Aaron Moncur:

I'm a small business owner, and I wear a lot of hats, and one of those hats is salesperson. And so I had a cold calling people from time to time and trying to solicit work, find ways that we can help. And one of the things that I have learned is that there is some kind of magic that happens when you're actually speaking with a person versus email, you know, I can send 100 emails to someone and not get any response. And I'm probably probably not gonna get a response to the first phone call. But if I get ahold of someone on the phone, and we start talking, in fact, this happened just a few weeks ago, I was talking with a potential new customer of ours a prospect. And we'd been talking for a while, and nothing had really gone anywhere yet. But I got on the phone with this person. And we started talking, and it came up that we do a particular service and, and he said, Oh, I didn't know you guys did that. Really Tell me more about that. And it led him to this whole big discussion that, that open doors that never would have been opened otherwise. So being able to talk with someone in person is his best, I think, but even over the phone is something magic happens when you can talk to a person as opposed to, you know, direct message or email, something like that.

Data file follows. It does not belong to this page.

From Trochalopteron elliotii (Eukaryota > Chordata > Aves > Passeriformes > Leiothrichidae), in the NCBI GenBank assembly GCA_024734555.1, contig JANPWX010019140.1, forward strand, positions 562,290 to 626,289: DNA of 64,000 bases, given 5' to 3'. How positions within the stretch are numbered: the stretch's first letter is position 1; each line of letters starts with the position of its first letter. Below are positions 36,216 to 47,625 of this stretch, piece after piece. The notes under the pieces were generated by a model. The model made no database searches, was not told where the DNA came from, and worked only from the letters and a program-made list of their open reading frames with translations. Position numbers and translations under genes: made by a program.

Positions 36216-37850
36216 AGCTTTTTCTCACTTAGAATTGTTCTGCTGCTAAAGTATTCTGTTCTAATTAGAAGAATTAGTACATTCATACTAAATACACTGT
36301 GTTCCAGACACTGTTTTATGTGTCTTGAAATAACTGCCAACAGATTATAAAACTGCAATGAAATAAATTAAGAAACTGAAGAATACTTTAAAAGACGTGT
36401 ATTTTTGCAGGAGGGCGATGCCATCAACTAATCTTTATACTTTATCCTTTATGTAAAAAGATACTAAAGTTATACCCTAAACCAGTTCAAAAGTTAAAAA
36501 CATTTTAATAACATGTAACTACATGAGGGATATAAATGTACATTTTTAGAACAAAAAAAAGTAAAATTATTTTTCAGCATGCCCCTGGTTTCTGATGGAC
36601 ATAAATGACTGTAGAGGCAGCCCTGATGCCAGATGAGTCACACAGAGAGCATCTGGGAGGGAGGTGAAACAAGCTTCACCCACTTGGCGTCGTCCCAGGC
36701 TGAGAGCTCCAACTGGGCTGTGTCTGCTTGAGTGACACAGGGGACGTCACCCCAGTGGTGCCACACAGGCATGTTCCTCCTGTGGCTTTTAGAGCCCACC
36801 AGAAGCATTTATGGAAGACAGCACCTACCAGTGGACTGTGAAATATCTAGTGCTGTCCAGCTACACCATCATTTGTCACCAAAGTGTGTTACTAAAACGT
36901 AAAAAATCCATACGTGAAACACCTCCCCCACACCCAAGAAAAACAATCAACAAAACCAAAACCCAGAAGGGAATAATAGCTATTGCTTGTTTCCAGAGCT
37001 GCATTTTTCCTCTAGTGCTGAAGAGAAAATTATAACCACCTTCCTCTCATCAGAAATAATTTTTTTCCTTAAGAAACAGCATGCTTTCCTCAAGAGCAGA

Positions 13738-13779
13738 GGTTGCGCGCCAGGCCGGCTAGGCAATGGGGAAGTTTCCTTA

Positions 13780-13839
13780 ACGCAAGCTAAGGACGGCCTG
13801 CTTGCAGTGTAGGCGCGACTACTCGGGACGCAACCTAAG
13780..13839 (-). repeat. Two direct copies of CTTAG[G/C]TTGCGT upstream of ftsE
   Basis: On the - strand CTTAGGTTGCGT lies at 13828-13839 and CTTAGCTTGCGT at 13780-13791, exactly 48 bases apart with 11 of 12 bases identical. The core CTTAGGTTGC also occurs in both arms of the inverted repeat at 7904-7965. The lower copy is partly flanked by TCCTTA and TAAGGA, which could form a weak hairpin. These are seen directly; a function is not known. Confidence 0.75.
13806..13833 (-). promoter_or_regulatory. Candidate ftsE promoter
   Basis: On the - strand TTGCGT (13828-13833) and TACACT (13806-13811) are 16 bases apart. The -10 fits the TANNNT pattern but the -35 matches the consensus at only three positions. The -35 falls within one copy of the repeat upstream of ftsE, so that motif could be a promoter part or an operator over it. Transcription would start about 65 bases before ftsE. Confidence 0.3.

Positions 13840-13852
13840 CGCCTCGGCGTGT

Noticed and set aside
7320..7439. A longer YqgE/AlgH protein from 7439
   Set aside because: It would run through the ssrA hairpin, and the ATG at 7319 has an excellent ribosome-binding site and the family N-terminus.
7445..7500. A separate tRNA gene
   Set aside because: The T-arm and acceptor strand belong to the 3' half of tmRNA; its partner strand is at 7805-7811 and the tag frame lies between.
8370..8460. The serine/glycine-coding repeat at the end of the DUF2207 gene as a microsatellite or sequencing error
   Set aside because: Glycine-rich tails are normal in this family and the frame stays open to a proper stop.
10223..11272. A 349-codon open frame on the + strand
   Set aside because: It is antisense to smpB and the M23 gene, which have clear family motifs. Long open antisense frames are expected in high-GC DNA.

Mark Adams:

And I will say that, in I mentioned my role more on the manufacturing side. Now, you know, some of the best advice I was ever given about working between r&d and manufacturing was at a manager early in my engineering career that said, once a month, you're going to travel essentially to the middle of nowhere and visit this manufacturing site. And I said, Okay, why? And he says, it doesn't matter why. Don't mind that when you get there? Yeah. And what he was trying to instil in me was go show your face, you know, have a drink with these people. You're gonna need them someday, you know? Don't you know, we use this term a lot, throw it over the fence, right? So the r&d guys design it, and then they throw it over the fence to manufacturing. So, you know, different companies have different travel budgets, and they have different philosophies about these things. You know, and unfortunately, right now, again, in COVID, you can't just jump on a plane and go visit people. But I really appreciated the companies and managers that I've worked for that have said, you know, this, this $300 flight to California might pay us back 100 times over someday just just go do it. You know, wow, that's incredible. What a great practice to instil for for a manager. That's great.

Aaron Moncur: